Workshop on Innovation Towards an Artificial Pancreas
Current evidence demonstrates that when glycemic control is not optimized, diabetes imposes additional burdensome care requirements, health care costs, and high risk of disabling complications. It is expected that close to physiological glucose-metabolic control provided by an artificial pancreas will reduce the incidence of acute and chronic complications and significantly improve the quality of life of the individuals affected. As a consequence, further morbidity and mortality also may be prevented. The purpose of this workshop is to have a multidisciplinary discussion of advances and prospective areas of research that would accelerate the development and delivery of a wearable, automated artificial pancreas for individuals with diabetes. It will be focused on the following topics:
- State of the art: designs, results and challenges from the latest closed loop studies;
- Learning algorithms with more inputs and fault detection;
- Improved sensors;
- New hormones and delivery for improved kinetics;
- Innovative approaches in closing the loop;
- Elements for a new generation of devices/technologies.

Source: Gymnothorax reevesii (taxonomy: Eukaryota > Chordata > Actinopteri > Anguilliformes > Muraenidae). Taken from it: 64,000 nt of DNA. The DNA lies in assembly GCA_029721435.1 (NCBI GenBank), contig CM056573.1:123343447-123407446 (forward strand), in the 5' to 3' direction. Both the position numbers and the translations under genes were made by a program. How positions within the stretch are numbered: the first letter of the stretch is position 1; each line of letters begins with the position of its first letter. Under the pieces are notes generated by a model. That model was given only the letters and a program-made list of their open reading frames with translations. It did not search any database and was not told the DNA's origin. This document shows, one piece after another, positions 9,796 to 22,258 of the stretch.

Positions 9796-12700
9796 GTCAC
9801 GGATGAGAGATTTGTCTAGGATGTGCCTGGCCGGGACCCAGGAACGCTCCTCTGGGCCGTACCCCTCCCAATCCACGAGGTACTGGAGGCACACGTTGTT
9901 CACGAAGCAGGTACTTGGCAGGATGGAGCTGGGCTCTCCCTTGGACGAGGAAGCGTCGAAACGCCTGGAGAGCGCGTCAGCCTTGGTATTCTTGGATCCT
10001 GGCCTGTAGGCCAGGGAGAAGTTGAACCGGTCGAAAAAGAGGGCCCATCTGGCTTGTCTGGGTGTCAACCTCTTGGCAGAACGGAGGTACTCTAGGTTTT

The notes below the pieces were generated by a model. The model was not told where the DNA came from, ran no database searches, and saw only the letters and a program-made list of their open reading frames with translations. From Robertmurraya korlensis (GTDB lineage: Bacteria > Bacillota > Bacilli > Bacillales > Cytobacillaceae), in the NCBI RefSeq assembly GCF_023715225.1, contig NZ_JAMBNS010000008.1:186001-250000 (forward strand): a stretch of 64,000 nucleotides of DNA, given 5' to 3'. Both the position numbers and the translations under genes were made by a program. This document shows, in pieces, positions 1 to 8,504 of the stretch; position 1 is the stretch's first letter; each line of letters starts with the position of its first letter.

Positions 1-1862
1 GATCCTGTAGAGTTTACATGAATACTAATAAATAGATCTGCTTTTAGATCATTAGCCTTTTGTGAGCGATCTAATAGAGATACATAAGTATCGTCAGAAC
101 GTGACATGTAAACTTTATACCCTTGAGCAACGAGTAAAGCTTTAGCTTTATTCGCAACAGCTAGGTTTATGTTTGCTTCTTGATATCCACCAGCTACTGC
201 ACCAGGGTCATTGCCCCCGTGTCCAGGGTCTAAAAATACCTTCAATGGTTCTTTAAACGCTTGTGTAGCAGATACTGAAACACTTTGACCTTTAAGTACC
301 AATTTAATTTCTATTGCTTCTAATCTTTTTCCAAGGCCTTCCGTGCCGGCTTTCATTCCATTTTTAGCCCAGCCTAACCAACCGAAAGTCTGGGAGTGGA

FDA Arleen Pinkos, M.T.
JDRF Marlon Pragnell, Ph.D.
NIH Guillermo Arreaza, M.D.
Rich Bergenstal, M.D., Park Nicollet Health Services
Claudio Cobelli, Ph.D., Padova University, Italy
Barry Ginsberg, M.D., Ph.D., Diabetes Technology Consultants
David Klonoff, M.D., Mills Peninsula Health Services
Robert Vigersky, M.D., Walter Reed National Military Medical Center
Kenneth Ward, M.D., Legacy Research Institute
Mike Weiss, M.D., Case Western Reserve University and Thermalin, Inc.
Natalie Wisniewski, Ph.D., Medical Device Consultancy
Todd Zion, Ph.D., Akston Biosciences Corporation
Howard Zisser, M.D., Sansum Diabetes Research Institute
Lister Hill Auditorium
National Institutes of Health
Bethesda, MD 20892
Guillermo Arreaza-Rubín M.D.
John Hare, M.S., CMP, CGMP
The Scientific Consulting Group, Inc.